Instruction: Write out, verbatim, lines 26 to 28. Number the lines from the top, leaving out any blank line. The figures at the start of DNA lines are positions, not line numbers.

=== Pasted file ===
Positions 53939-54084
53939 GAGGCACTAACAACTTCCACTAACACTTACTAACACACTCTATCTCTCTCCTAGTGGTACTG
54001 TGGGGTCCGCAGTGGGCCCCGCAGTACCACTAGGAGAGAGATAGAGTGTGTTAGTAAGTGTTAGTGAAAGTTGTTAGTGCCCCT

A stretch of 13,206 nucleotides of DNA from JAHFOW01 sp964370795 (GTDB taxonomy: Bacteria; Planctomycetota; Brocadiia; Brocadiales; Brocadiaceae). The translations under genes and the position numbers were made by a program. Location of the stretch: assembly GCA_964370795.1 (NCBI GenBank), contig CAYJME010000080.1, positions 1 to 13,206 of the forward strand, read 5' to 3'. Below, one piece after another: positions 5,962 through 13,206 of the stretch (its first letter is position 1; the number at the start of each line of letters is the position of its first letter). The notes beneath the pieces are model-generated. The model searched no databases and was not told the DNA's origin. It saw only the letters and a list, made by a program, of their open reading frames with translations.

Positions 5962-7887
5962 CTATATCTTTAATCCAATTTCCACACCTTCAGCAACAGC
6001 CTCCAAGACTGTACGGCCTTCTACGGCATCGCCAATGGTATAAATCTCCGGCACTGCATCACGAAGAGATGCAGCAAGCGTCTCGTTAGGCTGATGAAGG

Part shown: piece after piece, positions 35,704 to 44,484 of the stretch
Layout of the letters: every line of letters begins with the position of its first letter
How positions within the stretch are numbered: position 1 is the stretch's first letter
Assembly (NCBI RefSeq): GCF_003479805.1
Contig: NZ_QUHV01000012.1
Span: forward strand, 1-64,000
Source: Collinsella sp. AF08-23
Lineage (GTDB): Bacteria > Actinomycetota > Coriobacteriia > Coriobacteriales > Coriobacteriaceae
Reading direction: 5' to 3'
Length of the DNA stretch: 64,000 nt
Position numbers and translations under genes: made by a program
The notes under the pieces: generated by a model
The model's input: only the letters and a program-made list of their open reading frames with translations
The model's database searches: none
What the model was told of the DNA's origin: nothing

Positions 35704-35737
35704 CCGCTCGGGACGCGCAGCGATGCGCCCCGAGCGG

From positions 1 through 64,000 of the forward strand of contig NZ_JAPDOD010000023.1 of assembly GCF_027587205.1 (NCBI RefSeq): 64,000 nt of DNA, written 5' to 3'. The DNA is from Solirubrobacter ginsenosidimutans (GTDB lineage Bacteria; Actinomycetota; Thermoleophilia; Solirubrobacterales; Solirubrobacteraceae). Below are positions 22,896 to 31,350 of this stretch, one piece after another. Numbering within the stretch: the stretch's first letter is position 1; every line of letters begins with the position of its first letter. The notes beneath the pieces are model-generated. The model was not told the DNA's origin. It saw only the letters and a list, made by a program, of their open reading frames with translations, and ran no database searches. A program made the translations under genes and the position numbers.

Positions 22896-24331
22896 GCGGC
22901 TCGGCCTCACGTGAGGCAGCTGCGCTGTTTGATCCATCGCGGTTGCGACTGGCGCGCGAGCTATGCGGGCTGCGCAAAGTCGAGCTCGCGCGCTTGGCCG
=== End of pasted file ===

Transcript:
Positions 22896-24331
22896 GCGGC
22901 TCGGCCTCACGTGAGGCAGCTGCGCTGTTTGATCCATCGCGGTTGCGACTGGCGCGCGAGCTATGCGGGCTGCGCAAAGTCGAGCTCGCGCGCTTGGCCG